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Supreme Court announces Judgement on Arnab Goswami’s bail

In a historic judgment, the Supreme Court on Friday announced its detailed reasoning for granting interim bail to Republic Media Network’s Editor-in-Chief Arnab Goswami in a ‘reopened’ abetment to suicide case. The bench of Justice DY Chandrachud and Justice Indira Banerjee announcing the verdict said that the interim order shall remain in operation till further proceedings and it will be open to the parties to peruse further remedy. The Bench disposed of the appeals.

On November 11, the Apex Court had granted interim bail to Arnab Goswami saying it will be a travesty of justice if personal liberty is curtailed. Justice Chandrachud also observed that Arnab Goswami is not a “flight risk” in this case.

“We have also added a section on Human liberty and role of Courts: Section 482 recognizes powers of the HC to give effect to other provisions of CrPC. Due enforcement of criminal law cannot be obstructed by accused opting strategies and the court must be circumspect in exercising powers under Section 482 CrPc. The court recognizes inherent power but it must aid the protecting liberty and the concept of liberty runs through the fabric of the constitution. Misuse of criminal law is something HC should be alive to,” the court said.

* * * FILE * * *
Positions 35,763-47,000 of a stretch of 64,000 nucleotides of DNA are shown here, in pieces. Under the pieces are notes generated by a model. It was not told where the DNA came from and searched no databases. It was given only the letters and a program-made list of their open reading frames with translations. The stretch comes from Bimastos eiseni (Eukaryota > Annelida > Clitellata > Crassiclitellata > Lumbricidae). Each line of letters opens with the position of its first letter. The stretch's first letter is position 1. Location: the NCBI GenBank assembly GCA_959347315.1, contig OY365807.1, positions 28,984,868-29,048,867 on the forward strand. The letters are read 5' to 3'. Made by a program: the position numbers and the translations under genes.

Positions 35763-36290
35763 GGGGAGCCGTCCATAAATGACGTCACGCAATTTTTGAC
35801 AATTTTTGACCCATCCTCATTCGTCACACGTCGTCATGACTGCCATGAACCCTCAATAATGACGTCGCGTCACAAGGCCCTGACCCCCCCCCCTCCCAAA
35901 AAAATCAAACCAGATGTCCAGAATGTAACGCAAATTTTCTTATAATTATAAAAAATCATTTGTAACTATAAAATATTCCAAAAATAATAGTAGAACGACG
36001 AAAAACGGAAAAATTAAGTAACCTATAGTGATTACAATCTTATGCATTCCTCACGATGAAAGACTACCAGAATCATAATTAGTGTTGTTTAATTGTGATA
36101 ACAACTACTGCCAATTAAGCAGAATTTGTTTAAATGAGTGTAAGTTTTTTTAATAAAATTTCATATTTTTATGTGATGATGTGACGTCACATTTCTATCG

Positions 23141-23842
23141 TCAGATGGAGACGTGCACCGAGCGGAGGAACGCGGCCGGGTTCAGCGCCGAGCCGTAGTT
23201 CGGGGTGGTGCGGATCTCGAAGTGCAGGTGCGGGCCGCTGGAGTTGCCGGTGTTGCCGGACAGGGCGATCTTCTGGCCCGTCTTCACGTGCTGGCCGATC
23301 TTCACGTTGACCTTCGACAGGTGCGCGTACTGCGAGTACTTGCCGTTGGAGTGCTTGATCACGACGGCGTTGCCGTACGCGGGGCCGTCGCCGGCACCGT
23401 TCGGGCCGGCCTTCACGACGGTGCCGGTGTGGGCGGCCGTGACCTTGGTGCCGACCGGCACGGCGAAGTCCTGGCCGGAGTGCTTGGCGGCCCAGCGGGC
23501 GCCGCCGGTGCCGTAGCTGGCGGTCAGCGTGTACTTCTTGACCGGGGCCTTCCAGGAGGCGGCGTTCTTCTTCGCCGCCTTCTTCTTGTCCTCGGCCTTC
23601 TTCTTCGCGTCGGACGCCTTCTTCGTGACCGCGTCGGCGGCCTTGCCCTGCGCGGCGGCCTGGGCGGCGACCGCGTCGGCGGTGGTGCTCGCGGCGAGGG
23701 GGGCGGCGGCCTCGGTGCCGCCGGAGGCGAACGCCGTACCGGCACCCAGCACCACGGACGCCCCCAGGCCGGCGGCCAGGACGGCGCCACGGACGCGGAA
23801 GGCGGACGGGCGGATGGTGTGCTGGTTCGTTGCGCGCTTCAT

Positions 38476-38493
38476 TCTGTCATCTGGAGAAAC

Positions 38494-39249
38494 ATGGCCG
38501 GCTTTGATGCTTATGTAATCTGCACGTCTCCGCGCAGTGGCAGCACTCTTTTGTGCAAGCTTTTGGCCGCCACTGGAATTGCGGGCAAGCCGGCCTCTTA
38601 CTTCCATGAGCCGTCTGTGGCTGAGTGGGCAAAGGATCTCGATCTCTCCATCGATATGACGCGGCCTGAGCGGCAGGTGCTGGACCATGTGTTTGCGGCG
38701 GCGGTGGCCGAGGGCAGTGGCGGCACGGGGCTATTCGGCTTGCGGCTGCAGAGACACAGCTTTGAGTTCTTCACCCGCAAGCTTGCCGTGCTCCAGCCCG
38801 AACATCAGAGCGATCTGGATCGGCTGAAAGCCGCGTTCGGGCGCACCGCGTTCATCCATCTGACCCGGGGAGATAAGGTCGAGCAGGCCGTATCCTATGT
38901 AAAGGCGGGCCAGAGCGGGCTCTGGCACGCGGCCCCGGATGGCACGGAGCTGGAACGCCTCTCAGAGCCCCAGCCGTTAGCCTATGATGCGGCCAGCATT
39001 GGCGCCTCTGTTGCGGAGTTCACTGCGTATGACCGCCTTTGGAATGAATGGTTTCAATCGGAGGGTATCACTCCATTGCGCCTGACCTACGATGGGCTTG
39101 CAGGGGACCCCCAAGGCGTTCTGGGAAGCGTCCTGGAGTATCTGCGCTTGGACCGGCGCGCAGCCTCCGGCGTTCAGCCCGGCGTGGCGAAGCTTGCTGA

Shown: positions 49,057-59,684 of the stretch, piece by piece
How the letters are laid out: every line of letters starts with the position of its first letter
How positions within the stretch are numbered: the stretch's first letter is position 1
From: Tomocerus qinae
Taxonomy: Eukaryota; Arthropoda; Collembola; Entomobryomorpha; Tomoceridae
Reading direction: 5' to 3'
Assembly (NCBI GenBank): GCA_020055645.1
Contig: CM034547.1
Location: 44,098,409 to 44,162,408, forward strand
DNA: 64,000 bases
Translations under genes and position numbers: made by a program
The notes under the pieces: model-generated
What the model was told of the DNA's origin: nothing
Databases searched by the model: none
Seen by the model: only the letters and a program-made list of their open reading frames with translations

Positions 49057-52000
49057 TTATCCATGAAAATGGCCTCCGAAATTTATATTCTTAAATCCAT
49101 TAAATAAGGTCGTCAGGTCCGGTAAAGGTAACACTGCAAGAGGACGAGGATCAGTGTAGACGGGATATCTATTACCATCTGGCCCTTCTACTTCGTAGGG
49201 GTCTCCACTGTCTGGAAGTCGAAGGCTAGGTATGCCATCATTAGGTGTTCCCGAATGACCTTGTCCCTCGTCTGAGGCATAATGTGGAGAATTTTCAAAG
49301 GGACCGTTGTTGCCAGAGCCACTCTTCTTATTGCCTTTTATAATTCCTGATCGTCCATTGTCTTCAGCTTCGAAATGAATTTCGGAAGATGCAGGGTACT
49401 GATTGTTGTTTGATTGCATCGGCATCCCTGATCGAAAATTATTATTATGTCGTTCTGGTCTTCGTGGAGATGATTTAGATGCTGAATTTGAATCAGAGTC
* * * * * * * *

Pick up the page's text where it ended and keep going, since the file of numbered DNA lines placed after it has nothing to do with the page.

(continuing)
The Supreme Court also said that the Bombay HC abdicated its role as a protector of constitutional values and fundamental rights. “Criminal law should not become a tool for selective harassment for citizens”. “Doors of courts cannot be closed in such cases and courts should remain open for all cases of deprivation of personal liberty and such deprivation cannot be even for one day,” the court noted.

“The consequence for those who suffer incarceration are serious. Common citizens without the means or resources to move the High Courts or this Court languish as undertrials. Courts must be alive to the situation as it prevails on the ground – in the jails and police stations where human dignity has no protector,” the judgement stated.

“Our courts must ensure that they continue to remain the first line of defence against the deprivation of the liberty of citizens. Deprivation of liberty even for a single day is one day too many. We must always be mindful of the deeper systemic implications of our decisions.”

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